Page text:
A grander idea than the mere founding of a missionary station
now developed itself in the mind of Mr. Livingstone.  European goods had
just begun to be introduced into this region from the Portuguese settlements
on the coast; at present slaves were the only commodity received
in payment for them.  Livingstone thought if a great highway could be opened,
ivory, and the other products of the country, might be bartered
for these goods, and the traffic in slaves would come to an end.

He therefore resolved to take his family to Cape Town,
and thence send them to England, while he returned alone to the interior,
with the purpose of making his way either to the east or the west coast.

He reached the Cape in April, 1852, being the first time during eleven years
that he had visited the scenes of civilization, and placed his family
on board a ship bound for England, promising to rejoin them in two years.

In June he set out from Cape Town upon that long journey which was to occupy
five years.  When he approached the missionary stations in the interior,
he learned that the long-threatened attack by the Boers had taken place.
A letter from Sechele to Mr. Moffat told the story.  Thus it ran:

"Friend of my heart's love and of all the confidence of my heart,
I am Sechele.  I am undone by the Boers, who attacked me,
though I had no guilt with them.  They demanded that I should be
in their kingdom, and I refused.  They demanded that I should prevent
the English and Griquas from passing.  I replied, These are my friends,
and I can not prevent them.  They came on Saturday, and I besought them
not to fight on Sunday, and they assented.  They began on Monday morning
at twilight, and fired with all their might, and burned the town with fire,
and scattered us.  They killed sixty of my people, and captured women,
and children, and men.  They took all the cattle and all the goods
of the Bakwains; and the house of Livingstone they plundered,
taking away all his goods.  Of the Boers we killed twenty-eight."

Two hundred children, who had been gathered into schools, were carried away
as slaves.  Mr. Livingstone's library was wantonly destroyed,
not carried away; his stock of medicines was smashed, and his furniture
and clothing sold at auction to defray the expenses of the foray.
Mr. Pretorius, the leader of the marauding party, died not long after,
and an obituary notice of him was published, ending with the words,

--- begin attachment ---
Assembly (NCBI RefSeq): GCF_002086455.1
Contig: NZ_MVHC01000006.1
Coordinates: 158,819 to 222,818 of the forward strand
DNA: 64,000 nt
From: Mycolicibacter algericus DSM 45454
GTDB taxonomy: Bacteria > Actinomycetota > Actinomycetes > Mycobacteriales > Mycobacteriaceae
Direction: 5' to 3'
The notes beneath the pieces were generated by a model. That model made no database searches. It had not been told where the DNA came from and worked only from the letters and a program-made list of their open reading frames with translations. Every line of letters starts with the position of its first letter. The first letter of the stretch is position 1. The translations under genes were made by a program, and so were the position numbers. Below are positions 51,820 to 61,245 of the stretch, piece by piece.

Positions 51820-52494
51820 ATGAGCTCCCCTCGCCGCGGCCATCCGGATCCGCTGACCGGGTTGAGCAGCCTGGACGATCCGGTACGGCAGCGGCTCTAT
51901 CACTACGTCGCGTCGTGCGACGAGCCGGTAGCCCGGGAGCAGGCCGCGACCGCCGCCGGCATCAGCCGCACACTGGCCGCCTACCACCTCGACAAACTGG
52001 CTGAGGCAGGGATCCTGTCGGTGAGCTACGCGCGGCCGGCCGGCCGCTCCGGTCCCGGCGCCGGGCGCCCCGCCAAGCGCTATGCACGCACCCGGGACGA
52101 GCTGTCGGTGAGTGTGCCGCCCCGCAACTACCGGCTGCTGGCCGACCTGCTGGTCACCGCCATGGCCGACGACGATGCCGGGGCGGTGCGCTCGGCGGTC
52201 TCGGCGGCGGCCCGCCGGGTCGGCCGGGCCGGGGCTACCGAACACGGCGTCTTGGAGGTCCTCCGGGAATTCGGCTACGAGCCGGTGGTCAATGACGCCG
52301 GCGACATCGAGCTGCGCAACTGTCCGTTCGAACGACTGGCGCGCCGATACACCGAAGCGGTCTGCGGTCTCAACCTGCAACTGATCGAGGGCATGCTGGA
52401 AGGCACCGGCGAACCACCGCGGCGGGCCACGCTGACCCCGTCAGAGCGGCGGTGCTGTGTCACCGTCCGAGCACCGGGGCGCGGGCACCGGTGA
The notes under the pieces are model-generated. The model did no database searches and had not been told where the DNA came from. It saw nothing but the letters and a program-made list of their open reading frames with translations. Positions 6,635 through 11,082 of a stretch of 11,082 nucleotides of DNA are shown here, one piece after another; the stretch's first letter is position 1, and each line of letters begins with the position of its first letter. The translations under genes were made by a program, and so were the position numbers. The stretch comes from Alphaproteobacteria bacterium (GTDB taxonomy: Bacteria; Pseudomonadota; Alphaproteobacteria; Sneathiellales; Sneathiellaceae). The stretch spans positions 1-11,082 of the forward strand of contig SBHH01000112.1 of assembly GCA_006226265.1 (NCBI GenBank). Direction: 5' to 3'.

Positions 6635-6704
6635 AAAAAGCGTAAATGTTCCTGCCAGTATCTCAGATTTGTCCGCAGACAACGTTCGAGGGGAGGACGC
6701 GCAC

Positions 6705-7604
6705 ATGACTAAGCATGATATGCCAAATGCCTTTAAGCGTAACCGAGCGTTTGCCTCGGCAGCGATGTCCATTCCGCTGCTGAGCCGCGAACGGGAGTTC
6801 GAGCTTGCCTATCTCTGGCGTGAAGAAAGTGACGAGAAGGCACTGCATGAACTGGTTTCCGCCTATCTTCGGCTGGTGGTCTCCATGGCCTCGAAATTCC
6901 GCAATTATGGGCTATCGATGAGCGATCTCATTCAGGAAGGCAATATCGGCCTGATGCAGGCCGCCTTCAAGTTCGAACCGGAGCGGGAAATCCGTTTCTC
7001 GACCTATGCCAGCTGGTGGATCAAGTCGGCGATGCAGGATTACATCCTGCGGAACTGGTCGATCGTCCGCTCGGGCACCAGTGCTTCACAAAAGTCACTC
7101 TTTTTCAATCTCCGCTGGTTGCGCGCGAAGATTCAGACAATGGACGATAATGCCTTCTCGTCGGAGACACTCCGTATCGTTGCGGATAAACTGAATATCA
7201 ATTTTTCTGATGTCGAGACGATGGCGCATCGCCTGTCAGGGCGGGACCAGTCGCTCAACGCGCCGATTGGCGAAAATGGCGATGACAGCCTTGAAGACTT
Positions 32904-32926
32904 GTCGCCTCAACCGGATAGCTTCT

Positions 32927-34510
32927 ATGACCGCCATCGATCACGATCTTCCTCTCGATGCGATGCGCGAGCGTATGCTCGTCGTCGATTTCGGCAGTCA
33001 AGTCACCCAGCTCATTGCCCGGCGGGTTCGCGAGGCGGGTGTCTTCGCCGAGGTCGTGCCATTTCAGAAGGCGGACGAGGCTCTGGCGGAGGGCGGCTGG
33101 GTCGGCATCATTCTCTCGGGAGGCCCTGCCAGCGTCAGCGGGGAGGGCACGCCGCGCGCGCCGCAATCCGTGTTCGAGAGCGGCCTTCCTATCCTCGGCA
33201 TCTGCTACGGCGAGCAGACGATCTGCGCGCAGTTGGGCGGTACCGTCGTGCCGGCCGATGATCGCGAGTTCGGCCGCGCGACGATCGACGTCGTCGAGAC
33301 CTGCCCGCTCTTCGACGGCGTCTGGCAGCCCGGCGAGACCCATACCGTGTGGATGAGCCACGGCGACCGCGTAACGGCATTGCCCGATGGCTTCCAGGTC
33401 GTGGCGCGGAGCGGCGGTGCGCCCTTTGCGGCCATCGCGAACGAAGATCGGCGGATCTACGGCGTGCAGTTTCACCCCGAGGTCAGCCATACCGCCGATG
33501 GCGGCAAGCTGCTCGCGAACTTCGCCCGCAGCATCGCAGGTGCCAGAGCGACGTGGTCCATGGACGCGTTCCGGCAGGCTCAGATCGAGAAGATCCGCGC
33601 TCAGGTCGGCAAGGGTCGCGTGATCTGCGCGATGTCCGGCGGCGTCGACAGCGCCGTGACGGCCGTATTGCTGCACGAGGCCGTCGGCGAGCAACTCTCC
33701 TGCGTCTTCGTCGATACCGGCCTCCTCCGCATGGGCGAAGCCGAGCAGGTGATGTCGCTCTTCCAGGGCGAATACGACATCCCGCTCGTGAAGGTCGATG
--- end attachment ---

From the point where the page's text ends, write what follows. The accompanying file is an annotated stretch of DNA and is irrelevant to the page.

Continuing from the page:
"Blessed are the dead who die in the Lord."

Leaving his desolate home, Livingstone proceeded on his journey.  On the way
he met Sechele, who was going, he said, to see the Queen of England.
Livingstone tried to dissuade him.

"Will not the Queen listen to me?" asked the chief.

"I believe she would listen, but the difficulty is to get to her."

"Well, I shall reach her."

And so they parted.  Sechele actually made his way to the Cape,
a distance of a thousand miles, but could get no farther,
and returned to his own country.  The remnants of the tribes
who had formerly lived among the Boers gathered around him,
and he is now more powerful than ever.

It is slow traveling in Africa.  Livingstone was almost a year
in accomplishing the 1500 miles between Cape Town and the country
of the Makololo.  He found that Mamochisane, the daughter of Sebituane,
had voluntarily resigned the chieftainship to her younger brother, Sekeletu.
She wished to be married, she said, and have a family like other women.
The young chief Sekeletu was very friendly, but showed no disposition
to become a convert.  He refused to learn to read the Bible,
for fear it might change his heart, and make him content with only one wife,
like Sechele.  For his part he wanted at least five.

Some months were passed in this country, which is described
as fertile and well-cultivated -- producing millet, maize, yams,
sweet potatoes, cassava, beans, pumpkins, water-melons, and the like.
The sugar-cane grows plentifully, but the people had never learned
the process of making sugar.  They have great numbers of cattle,
and game of various species abounds.  On one occasion
a troop of eighty-one buffaloes defiled slowly before their evening fire,
while herds of splendid elands stood, without fear,
at two hundred yards' distance.  The country is rather unhealthy,
from the mass of decayed vegetation exposed to the torrid sun.